Several previous Did You Know articles have dealt with teen driving and the high risks of crashes resulting in death and injury, reasons why the dangers are so high, and some possible solutions. This article will offer another idea, parent-teen safety agreements.
Statistics show traffic crashes are the leading cause of death for teenagers, that mile for mile, teen drivers are involved in three times as many fatal crashes as all other drivers, and that there are approximately 5,500 teenage vehicle occupant deaths annually in the U.S. We are told that approximately 25 percent of teen drivers killed in crashes were intoxicated, and that approximately 20 percent of all 16-year old drivers are involved in crashes during their first year of driving.
Following are some of the reasons the above statistics hold true.
-Lack of experience - For teens, reaction times are quick, but teen drivers often don't recognize situations that require a reaction. Crash rates are highest for drivers with the least experience.
-The propensity to take risks - Teens will be teens, and they tend to take chances. They are also susceptible to peer pressure and to overestimating their capabilities.
-Driving with other teens - there is a direct correlation between the number of young passengers in a vehicle and the chance of being in a crash.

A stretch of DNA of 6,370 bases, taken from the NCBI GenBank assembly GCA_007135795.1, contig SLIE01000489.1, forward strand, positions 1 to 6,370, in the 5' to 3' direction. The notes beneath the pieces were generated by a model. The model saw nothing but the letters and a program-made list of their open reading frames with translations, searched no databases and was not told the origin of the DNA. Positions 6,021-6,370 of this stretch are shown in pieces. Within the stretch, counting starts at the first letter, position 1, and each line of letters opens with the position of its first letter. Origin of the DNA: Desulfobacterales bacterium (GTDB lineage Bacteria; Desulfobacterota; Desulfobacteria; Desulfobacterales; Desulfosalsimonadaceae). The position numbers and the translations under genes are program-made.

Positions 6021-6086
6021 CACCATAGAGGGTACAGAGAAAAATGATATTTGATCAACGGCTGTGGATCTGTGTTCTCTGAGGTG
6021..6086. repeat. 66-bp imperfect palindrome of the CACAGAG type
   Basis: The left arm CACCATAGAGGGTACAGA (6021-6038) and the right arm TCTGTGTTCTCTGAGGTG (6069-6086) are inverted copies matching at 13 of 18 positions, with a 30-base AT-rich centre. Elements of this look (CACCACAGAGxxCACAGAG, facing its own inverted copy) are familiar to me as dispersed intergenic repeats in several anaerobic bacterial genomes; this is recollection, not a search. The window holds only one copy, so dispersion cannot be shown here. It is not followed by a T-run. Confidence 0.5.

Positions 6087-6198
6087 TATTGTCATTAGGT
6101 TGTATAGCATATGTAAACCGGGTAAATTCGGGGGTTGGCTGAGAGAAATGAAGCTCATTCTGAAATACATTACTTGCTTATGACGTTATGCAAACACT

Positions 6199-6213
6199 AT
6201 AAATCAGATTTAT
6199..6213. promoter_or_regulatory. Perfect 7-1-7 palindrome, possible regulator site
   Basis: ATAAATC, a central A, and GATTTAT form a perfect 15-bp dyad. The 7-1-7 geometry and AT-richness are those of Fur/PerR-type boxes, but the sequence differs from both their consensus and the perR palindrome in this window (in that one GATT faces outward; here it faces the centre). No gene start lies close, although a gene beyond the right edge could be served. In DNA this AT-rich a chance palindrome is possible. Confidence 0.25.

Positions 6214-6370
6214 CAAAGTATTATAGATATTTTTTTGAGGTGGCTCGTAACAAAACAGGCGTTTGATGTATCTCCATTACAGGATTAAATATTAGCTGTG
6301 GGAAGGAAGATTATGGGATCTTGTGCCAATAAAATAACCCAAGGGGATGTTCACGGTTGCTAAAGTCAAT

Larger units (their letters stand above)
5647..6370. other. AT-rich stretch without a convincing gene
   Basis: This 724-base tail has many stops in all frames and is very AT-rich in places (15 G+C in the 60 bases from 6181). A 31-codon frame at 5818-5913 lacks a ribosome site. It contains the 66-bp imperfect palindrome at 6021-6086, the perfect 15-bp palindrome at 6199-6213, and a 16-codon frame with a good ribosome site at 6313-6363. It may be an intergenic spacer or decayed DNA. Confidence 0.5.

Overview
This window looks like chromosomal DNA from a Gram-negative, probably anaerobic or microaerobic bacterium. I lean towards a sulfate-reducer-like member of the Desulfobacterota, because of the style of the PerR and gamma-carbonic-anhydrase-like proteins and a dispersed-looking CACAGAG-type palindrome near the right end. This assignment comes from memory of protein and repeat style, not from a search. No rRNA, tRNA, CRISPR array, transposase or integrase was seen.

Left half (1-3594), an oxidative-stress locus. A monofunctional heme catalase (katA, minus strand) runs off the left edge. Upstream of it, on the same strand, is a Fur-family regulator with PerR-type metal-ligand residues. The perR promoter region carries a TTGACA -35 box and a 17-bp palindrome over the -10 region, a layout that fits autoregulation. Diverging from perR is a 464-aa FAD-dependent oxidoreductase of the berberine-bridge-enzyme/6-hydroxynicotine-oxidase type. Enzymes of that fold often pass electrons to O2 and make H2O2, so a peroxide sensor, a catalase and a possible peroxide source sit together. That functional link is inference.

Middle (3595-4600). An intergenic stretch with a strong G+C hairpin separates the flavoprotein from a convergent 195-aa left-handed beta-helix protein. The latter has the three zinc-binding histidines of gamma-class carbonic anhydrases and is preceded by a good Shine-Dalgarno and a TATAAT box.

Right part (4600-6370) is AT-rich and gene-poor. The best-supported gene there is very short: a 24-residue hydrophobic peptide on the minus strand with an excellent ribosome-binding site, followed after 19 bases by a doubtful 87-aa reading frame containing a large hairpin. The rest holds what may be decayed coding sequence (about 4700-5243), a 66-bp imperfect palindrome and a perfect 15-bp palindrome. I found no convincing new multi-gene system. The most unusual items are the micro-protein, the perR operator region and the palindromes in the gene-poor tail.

-Distractions - Fiddling with interior controls, eating, drinking, talking on a cell phone, even listening to the radio are a few of the distractions that take a driver's attention away form the road.
-Nighttime driving - Traffic crashes increase during night driving for teens.
-Use of seatbelts - Studies reveal more than half the teen drivers and passengers that were killed in crashes were not wearing seatbelts.
We have been reminded of the statistics, but we as parents and our teen drivers collectively don't think death and injury can or will happen to us or to our teens.
But it does! Sometimes there is nothing we can do or could have done to prevent a tragedy, but here is something that we can do that could make a difference agree to a binding contract between parent and teen.
Discuss the provisions of the contract with everyone involved, parents and teenager, before a license is obtained. The contract must be followed by the driver and enforced by the parent. Look on the internet for sample agreements.
From Subaru's "Drive" magazine, here are some considerations:
-Set rules that everyone must follow, such as everyone always wearing seatbelts, obeying safety laws, etc.
-Commitments concerning vehicle costs and condition
-Limitations at the different stages in the learning process that include the provisions of state Graduated Driver Licensing laws
-Tie in school grades with accessibility to a vehicle
-Specific consequences for any violations of the agreement
-Keep the agreement accessible to all parties involved
Help your teen driver to drive safely by setting a good example yourself. More teen driving articles can be found on the Traffic Safety Board's Web at www.franklincony.org.
Dave Werner can be reached at firstname.lastname@example.org.